I do not know if the two blue images I sent are wroewolfeite. They could be posnjakite, langite, or ktenasite. The first one is a film/crust alteration product on underlying sphalerite. The more green one is a mass of very fine-grained xls. They could easily be 2 different minerals, but most mineralogists do not want to "waste their time on crusts" so I will probably not ask anyone to ID them.Langite is the only of the three other possibilities mentioned to have been reported from this locality (at least according to Mindat). In any event, it's an interesting find, especially since we we can rule out malachite, brochantite, or chrysocolla.
The brochantite at left and the malachite at right were among the more eye-catching of the microminerals we collected.
Maureen Campeau collected the brochantite, which was photographed by Rod Lee of Simkev Micromounts. Though her field collecting experience is limited compared to Patrick's, her full-time role in the micromount business at Simkev has resulted in a well-trained eye. Patrick collected the acicular malachite. at right as well as the "ball" of malachite shown below at left. I collected a similar albeit dirt-covered malachite ball, but lacked the kind of cleaning tools to render it photogenic. Blame it on red-green colorblindness, but it was on the only rock I managed to collect to bring home.
On another part that same single rock, the blue material pictured at right, another mystery mineral, presented itself beneath my scope: Patrick checked out the image and suggested the same possibilities for identification as in his earlier comments on the "wroewolfeite?" crusts, adding devilline and linarite to the mix. The crystals did not appear to be acicular enough to be aurichalcite, a fragment of which Patrick collected, which is shown in the photomicrograph at left.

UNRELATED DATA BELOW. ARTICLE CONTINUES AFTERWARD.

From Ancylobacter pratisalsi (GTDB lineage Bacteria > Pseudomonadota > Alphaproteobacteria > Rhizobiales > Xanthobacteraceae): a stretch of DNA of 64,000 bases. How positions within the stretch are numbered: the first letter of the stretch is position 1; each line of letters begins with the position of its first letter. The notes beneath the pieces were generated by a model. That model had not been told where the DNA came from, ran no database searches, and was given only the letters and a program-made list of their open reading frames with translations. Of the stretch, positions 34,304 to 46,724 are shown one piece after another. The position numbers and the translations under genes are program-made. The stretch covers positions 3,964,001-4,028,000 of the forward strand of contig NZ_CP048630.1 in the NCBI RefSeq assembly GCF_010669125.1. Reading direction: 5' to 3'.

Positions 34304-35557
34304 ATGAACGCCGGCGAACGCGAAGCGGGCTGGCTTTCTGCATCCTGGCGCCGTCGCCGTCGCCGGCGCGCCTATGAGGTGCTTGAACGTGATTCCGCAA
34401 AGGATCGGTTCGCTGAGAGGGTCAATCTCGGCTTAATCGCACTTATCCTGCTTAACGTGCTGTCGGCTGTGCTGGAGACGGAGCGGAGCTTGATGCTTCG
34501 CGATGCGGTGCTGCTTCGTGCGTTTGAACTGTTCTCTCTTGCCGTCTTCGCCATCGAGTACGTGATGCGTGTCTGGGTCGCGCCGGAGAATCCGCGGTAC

More prevalent, on the Manham dumps are micro wulfenite crystals. Patrick came up with several particularly showy examples, the two most interesting of which appear below at right.
One other specimen of particular interest that turned up later was Patrick's find of the hexagonal colourless micromineral at left. With its morphology ruling out cerussite or anglesite (neither of which we found very much of this year), he's thinking leadhillite. " I'm going to label it as leadhillite," he says, "unless I find a mineralogist who'd like to test it." Assuming a reasonable possibility that this really could be leadhillite, collected in 2011 at the Manham dumps in Loudville, Massachussetts, it should be well worth testing. One can be certain that very few leadhillite specimens from the Manham dumps at Loudville, regardless of how miniscule, are known to exist.
Despite its vast array of spectacular minerals, the Manham dumps could prove far less interesting to many collectors than they did to us. The likelihood is almost nil of turning over hand or cabinet specimens save for a bit of massive galena in quartz, a few quartz crystals, or small dirty looking crusts of pyromorphite. Rather, the Manham dumps are about breaking open and then examining with a loupe the ubiquitous vuggy rocks, which get hammered up enough become smaller every year. Rocks showing evidence of pyromorphite on their surface are often the best bets. Woodlands shade the area to camouflage all but a few patches of sunlight under which to scutinize the spoils through a loupe. However, by East Coast standards on a good day, this can be a spot that approaches paradise for aficianodos of microminerals.